Managers will frequently encounter challenging personality types in coaching sessions with professional adults. These challenging personality types can be discovered through client resistance, blocks, and barriers. The three most challenging personality types include:
- The Control Freak
- The Withholder
- The Pleaser
In order to ascertain early on whether or not a client will be one of these types, managers should employ a screening process. The screening process should be very thorough as it will help managers identify people that might be difficult to work with. Managers need to know as soon as possible who is right and not right for their services. The coaching process can be very difficult with frequent moves forward and backwards, so a solid screening process is very important. The screening process could include the following:
- Any changes since the last session, either personal or professional
- Thoughts about the last session
- Expectation confirmations
- Alignment with the plan
- Any new experiences that might have changed the client’s perception
Employees who are willing to look at themselves through open eyes are more apt to overcome roadblocks by engaging in various strategies and tactics. The most common resistance experienced by managers is with employees who have an inability to make a career choice. Typically, employees are experiencing job burnout and want to do something completely new. In these cases, managers should invest the time to explore interests, conduct research, and create a career roadmap; however, when it comes time to taking the first step toward actual change, these employees will panic.
Sometimes it is difficult to pinpoint exactly why employees start to panic. For some, it is the fear of turning their back on their investment in school and their on-the-job experience. For others, the panic sets in when they experience great pressure from their family to maintain the status quo. Managers will sometimes work with employees who simply do not have enough confidence in their abilities to believe they could make a positive change. In each of these cases, the goal is to understand the root of the client’s fear and begin to explore it one step at a time. The approach should involve discussing strategies and options that minimize risk and ensure greater success toward the final outcome. The more the managers can break down lofty goals into small, concrete steps, the more open the client becomes to the change process.
It is enormously valuable for managers to stay abreast of developments in research, developmental theory, and therapeutic applications involved in overcoming roadblocks, because by doing so, they can better prepare strategies to help their employees achieve their goals.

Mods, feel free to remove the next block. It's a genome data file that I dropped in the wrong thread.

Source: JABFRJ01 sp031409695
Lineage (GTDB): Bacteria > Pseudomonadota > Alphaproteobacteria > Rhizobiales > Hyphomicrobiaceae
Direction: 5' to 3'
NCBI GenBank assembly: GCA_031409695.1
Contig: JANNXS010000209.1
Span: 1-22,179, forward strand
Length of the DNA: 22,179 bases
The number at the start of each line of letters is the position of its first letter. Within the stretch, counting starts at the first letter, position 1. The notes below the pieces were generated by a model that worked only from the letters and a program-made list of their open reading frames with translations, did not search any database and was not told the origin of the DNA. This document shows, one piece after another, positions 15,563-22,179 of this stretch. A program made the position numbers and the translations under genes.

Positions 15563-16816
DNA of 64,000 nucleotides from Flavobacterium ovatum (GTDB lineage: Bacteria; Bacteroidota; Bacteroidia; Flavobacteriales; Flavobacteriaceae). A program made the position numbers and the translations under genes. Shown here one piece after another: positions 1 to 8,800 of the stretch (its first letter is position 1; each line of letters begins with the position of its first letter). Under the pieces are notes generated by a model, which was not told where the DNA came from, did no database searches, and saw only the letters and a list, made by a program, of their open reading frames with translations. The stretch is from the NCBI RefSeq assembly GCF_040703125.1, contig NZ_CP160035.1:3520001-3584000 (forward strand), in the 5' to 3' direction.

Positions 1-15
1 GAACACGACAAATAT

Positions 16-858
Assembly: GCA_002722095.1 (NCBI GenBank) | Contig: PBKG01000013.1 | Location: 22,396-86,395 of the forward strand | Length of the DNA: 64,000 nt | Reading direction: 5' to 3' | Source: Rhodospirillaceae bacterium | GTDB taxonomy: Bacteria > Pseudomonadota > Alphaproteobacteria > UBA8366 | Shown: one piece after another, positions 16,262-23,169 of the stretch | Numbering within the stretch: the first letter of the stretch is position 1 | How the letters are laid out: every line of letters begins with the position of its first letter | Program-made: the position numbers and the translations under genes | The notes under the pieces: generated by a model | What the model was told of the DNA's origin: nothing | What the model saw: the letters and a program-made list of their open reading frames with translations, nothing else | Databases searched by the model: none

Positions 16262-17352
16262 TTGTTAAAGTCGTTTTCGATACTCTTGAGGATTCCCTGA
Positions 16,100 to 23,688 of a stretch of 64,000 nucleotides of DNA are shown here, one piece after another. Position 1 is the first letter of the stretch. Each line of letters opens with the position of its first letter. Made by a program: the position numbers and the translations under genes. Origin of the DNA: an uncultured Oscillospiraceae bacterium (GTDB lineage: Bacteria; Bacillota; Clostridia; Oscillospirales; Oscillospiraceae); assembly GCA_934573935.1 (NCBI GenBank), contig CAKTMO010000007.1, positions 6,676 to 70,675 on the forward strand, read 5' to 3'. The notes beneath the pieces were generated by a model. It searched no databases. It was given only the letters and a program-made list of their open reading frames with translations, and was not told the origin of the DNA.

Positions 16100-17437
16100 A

The Control Freak
Control freaks try to gain control and power from the manager in the sessions. They want to be seen as knowledgeable about most things in general. They interrupt, squelch ideas, and pass most things off as easy to do.
Strategy—Acknowledge Talents Using Respectful Language
Control freaks want recognition for their talents and act out based on insecurity. It is important to recognize their expertise in their specific field. This will appease any fears of appearing stupid, not having the appropriate skills, or making bad career decisions. Managers should not retreat from communicating recommendations simply to placate this personality type; however, they should also not insist on having the right answers. This will only result in a power struggle and no one will win.
Withholders do not share information that would help the manager do his or her job, even though it may ultimately benefit their situation. They may leave out simple facts, issues, or problems to hang on to perceived power or to make their situation appear better. The client may also be testing the manager’s abilities in order to trust them.
Strategy—Clarify, Clarify, Clarify
Managers need to ask clarifying questions when something is unclear or when given a mixed message. They should follow up each question with a statement clarifying why it was asked and how it is a benefit to the manager (i.e., representing the employee in the best way possible, etc.). They should pay attention to any perceived “red flags” and also be sure to clarify what the manager’s role is and what it is not.
Pleasers give information that they think might be appealing to their manager. Sooner than later they will have decided on a career direction without assessing or researching various possibilities. Solutions have sprung from ideas and opinions, not informed research.
Strategy—Slow It Down
Managers need to agree on the goal of the relationship with the employee. They need to spell out what steps need to occur and what discussions need to happen in order to reach the goal, and when the conversation veers off from the key point of the session, lasso the employee back in. A useful phrase managers could use is, “That’s an issue we should cover in another session. Let’s work on X to ensure that we address the key reason we’re here today.” Managers should ask probing questions. When employees are taking ideas as fact, it is a sign that they are ratifying the idea as the next action item. Managers should ask a question to halt this common phenomenon. For example, “Before we start talking about taking a job as X, do we know what skills are required?”